We started our journey to Doubtful Sound with a half-hour boat trip across the lake to West Arm. After disembarking from the boat, we boarded a bus, which drove us over a stone-covered road through the Wilmot Pass to Deep Cove. Surrounded by wilderness, not a single sign of civilization was to be seen.Thin waterfalls cascaded from the steep cliffs. The coach stopped at an overlook, which was perhaps, the most stunning view of the trip: the wild and remote Doubtful Sound.Although named a “sound,” actually this area is a fiord, carved out by a glacier.
Upon arrival at the dock, we then entered the vessel that would take us on our overnight cruise. As people streamed on board, judging from the size of the ship, I was surprised there would be accommodations for everyone.In fact, the ship had four decks and rooms enough for about 75 people. As we entered into the main seating area surrounded by windows and large circular booths, I was immediately charmed by the ambiance. Welcomed on board by the staff with muffins and tea, we were then guided to our rooms, efficiently laid out and very cozy. After settling in, we explored the ship and began taking pictures of the imposing mountains on all sides.Clouds clinging to the highest elevations gave the impression of an almost surreal world. The dark forests extended to the water’s edge.
Our ship, the Fiordland Navigator, carried us to a quiet cove so that passengers could either ride in a tender or kayak. The staff, extremely efficient, quickly moved passengers through the life jackets and paddle stations.
photo: Jean Strosahl
Loading 30 kayaks took surprisingly little time as they pushed the boats into position for each kayaker, and we were off.As these were lightweight plastic kayaks, no special instruction was needed.We fell in a line behind the guide as she paddled close to shore.That’s when the trouble started.Remember the reference to the sand flies during our beach walks? Well, we were immediately beset with them, and they were taking no prisoners.By this time we had paddled a distance, and I was second following the guide; our 30 kayakers were spread apart for quite a distance.Since I already had about seven or eight welts from the critters on previous outings, I decided to get out of line and head for the middle of the river rather than remain close to shore, to no avail for lessening the attacks. I noticed other kayakers frantically waving their arms around, too.One young woman told me the flies were biting her eyelids.I decided then and there to head back to the ship; I turned around paddling like crazy all while swatting flies–I focused hard on the ship in front of me.Forget the scenery as the critters found protection in the hull of my kayak and having lunch! When I finally reached the end of the line of kayakers, the guide said I couldn’t go back to the ship because it was ready to start the engines move to the place where the front of the kayak line was!So I had to turn around and head all the way to where I had been before. Now, there was a merciful ending to this story as that same guide had bug spray.I never used Deet before, but this time I asked no questions and put it on everywhere.The bugs still buzzed around my head but conditions had improved immensely.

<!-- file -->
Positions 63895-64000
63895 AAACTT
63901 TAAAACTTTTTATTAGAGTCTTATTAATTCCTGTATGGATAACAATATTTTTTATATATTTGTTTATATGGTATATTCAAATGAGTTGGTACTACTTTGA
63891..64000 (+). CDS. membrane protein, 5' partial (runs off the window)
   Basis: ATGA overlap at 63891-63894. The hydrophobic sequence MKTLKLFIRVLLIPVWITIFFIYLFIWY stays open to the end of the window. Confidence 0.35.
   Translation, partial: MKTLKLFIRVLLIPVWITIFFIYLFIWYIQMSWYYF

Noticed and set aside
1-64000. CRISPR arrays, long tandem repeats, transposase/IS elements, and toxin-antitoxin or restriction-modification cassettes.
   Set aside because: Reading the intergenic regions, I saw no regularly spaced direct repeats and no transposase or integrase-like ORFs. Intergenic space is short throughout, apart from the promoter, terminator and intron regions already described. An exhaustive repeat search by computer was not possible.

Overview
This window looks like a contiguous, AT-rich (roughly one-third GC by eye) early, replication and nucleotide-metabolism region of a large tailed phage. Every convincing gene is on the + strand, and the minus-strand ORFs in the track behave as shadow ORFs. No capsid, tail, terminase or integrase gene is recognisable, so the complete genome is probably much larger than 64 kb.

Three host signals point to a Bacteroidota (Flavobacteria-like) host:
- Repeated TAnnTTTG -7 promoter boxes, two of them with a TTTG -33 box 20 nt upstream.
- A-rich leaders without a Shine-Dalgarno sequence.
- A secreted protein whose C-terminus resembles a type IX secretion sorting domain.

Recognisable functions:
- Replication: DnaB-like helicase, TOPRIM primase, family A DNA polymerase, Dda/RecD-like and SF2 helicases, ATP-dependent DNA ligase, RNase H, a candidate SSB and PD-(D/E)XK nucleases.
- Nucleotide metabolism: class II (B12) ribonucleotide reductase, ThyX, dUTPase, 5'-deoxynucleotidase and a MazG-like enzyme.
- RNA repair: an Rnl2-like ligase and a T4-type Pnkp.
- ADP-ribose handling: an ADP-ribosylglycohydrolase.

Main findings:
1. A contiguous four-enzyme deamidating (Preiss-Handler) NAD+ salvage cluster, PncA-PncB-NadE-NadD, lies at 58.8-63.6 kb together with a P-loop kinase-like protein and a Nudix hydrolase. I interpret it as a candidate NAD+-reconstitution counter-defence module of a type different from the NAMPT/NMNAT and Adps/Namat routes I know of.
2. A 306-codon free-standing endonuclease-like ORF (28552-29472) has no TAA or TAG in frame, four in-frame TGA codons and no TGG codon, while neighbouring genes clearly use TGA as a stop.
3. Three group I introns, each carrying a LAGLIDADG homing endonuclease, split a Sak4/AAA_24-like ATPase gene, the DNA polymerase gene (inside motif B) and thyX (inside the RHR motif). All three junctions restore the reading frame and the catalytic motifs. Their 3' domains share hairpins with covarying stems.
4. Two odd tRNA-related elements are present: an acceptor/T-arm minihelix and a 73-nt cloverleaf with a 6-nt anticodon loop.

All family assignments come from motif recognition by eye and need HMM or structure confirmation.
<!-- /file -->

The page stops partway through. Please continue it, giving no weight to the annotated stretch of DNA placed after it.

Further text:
The folks that had the tender trip had a great time as their boat moved fast, not time enough for flies to land for the most part; bottlenose dolphins swam close by; they even saw a baby dolphin only two or three free long.These animals are part of a resident pod that number about 60 and seldom leave the Sound.A little later in the trip we saw them again splashing near the shoreline and leaping into the air.
After our ordeal, the cook staff prepared wonderfully warm rolls and delicious pumpkin soup, which was almost enough to make me forget about the sand flies. Ben, the naturalist on board, gave a running commentary about the fiord, history, and other information. Later he presented a very entertaining slide show with an off-hand humorous take on many of the important historical milestones of the area.
The Navigator passed through the fiord into the open ocean, the Tasman Sea.On a small island in the middle of the outlet, a colony of sea lions basked on the rocks. The captain maneuvered the ships very close to the island so we had an opportunity to see the colony up close. Of course, the little seals caught everyone’s attention.